Former Intel exec guilty of illegal trading but avoids prison

A former Intel executive has been sentenced to two years of probation for his participation in an insider trading scheme.

Rajiv Goel, once a managing director in Intel's treasury department, was sentenced this week by US District Judge Barbara S. Jones.

In April 2007, Goel began providing inside information to Galleon Group chief Raj Rajaratnam regarding Intel's quarterly earnings before the company publicly announced its positive results. With those early details, Rajaratnam and others were able to execute securities trades. Once Intel's earnings were disclosed, Rajaratnam sold his stock and illegally earned more than $2.4 million (£1.48 million), according to the US Attorney's Office.

Goel later provided Rajaratnam with inside information about Intel's investment in Clearwire Corporation – information Rajaratnam used to again execute securities trades and illegally earn upwards of $850,000 (£525,000).

Goel pleaded guilty in February 2010 to one count of conspiracy to commit securities fraud, and one count of securities fraud. In addition to probation, Goel on Monday was ordered to pay forfeiture of $266,649 (£164,762), a $10,000 fine (£6,200), and a $200 (£125) special assessment fee.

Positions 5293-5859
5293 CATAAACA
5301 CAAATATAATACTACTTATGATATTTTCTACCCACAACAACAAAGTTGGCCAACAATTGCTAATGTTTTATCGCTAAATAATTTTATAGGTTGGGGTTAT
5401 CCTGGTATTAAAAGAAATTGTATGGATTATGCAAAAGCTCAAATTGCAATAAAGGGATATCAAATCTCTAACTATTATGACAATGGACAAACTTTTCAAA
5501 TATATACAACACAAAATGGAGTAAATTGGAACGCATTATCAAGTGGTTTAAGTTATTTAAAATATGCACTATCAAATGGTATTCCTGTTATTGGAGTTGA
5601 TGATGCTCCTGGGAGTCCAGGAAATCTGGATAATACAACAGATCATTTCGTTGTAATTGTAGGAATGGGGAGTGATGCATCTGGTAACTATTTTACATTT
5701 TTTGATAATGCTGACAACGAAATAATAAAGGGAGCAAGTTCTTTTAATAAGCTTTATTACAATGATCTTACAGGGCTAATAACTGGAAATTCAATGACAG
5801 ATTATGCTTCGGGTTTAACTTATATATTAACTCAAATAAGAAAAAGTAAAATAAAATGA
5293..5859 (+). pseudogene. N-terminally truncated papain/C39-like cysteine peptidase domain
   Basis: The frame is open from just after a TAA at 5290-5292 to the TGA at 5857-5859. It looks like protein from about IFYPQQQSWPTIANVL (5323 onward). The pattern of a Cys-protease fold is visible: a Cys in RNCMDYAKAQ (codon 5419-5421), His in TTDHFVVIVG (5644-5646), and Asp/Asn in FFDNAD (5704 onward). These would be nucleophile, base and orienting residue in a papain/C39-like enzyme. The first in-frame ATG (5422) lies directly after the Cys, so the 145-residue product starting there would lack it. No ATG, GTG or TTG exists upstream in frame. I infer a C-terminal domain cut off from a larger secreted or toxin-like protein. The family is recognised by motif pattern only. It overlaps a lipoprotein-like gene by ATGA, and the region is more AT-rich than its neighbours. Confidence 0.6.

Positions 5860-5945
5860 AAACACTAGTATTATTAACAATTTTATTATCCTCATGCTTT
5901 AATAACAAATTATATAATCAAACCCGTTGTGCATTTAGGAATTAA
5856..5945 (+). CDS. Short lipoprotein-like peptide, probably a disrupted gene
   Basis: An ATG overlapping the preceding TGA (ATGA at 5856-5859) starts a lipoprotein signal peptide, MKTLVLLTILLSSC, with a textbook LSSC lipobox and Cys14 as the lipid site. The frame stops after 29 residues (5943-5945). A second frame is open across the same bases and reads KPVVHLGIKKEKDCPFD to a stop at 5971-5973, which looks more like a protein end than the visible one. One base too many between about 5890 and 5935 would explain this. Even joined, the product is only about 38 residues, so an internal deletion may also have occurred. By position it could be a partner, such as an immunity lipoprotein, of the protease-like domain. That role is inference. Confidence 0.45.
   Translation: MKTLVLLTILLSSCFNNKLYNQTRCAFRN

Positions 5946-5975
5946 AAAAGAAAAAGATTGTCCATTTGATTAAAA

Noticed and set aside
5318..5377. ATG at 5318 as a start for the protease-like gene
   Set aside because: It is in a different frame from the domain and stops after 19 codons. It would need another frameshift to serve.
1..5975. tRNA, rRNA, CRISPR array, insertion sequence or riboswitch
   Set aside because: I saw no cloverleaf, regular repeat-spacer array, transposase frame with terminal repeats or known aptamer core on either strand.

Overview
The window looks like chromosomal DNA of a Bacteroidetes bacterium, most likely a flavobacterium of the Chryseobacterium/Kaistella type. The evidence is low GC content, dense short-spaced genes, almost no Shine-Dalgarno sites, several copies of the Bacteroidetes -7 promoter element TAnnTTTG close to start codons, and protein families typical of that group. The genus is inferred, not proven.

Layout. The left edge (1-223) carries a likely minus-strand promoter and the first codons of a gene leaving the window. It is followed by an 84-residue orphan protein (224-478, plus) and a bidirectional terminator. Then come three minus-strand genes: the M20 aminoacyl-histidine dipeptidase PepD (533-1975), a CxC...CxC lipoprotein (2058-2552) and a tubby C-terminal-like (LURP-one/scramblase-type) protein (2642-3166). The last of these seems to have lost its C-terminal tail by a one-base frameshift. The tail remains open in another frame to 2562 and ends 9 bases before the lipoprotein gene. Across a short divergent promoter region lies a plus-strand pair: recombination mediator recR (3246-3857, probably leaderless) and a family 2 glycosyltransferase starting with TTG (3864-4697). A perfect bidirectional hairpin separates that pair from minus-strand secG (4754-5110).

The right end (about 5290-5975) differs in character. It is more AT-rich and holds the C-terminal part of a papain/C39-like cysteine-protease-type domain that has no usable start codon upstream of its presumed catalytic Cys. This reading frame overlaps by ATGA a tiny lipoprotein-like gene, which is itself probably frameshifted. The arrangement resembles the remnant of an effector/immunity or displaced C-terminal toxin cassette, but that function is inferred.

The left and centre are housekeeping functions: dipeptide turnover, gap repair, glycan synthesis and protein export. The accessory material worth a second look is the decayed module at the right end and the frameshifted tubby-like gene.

A jury convicted his cohort Rajaratnam in May 2011 of 14 counts of conspiracy and securities fraud, and he was sentenced in October to 11 years in prison and ordered to forfeit $53.8 million (£33.2 million), plus a $10 million fine (£6 million).

Rajaratnam has been accused of making $63.8 billion (£39.4 billion) from illegal stock trades on tips from other companies as well, including IBM, Google, and Advanced Micro Devices.

"His sentencing should serve as a sober reminder to the financial sector and corporate executives that law enforcement officials are watching the markets closely, looking for evidence of illegal trading activity," former Assistant US Attorney and SEC Assistant Director Bill Currier said in October, following Rajaratnam's sentencing.